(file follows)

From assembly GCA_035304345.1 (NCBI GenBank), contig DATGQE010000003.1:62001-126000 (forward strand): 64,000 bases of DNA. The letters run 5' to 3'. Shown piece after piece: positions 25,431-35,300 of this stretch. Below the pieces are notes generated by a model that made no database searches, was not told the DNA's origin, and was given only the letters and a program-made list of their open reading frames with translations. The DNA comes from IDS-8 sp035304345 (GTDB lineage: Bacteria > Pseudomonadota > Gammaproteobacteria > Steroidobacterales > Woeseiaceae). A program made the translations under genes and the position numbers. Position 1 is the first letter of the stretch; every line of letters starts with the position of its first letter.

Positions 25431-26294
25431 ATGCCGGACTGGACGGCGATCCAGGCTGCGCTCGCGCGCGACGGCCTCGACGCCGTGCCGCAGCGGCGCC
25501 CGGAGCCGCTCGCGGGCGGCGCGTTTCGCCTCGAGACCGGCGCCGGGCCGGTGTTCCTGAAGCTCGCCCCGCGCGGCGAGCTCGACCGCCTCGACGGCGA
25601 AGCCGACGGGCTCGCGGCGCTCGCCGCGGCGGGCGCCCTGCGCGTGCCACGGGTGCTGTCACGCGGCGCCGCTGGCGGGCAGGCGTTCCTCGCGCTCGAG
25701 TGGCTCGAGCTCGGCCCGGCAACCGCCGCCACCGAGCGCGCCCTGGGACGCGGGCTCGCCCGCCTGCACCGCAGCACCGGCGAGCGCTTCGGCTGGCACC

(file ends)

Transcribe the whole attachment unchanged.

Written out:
From assembly GCA_035304345.1 (NCBI GenBank), contig DATGQE010000003.1:62001-126000 (forward strand): 64,000 bases of DNA. The letters run 5' to 3'. Shown piece after piece: positions 25,431-35,300 of this stretch. Below the pieces are notes generated by a model that made no database searches, was not told the DNA's origin, and was given only the letters and a program-made list of their open reading frames with translations. The DNA comes from IDS-8 sp035304345 (GTDB lineage: Bacteria > Pseudomonadota > Gammaproteobacteria > Steroidobacterales > Woeseiaceae). A program made the translations under genes and the position numbers. Position 1 is the first letter of the stretch; every line of letters starts with the position of its first letter.

Positions 25431-26294
25431 ATGCCGGACTGGACGGCGATCCAGGCTGCGCTCGCGCGCGACGGCCTCGACGCCGTGCCGCAGCGGCGCC
25501 CGGAGCCGCTCGCGGGCGGCGCGTTTCGCCTCGAGACCGGCGCCGGGCCGGTGTTCCTGAAGCTCGCCCCGCGCGGCGAGCTCGACCGCCTCGACGGCGA
25601 AGCCGACGGGCTCGCGGCGCTCGCCGCGGCGGGCGCCCTGCGCGTGCCACGGGTGCTGTCACGCGGCGCCGCTGGCGGGCAGGCGTTCCTCGCGCTCGAG
25701 TGGCTCGAGCTCGGCCCGGCAACCGCCGCCACCGAGCGCGCCCTGGGACGCGGGCTCGCCCGCCTGCACCGCAGCACCGGCGAGCGCTTCGGCTGGCACC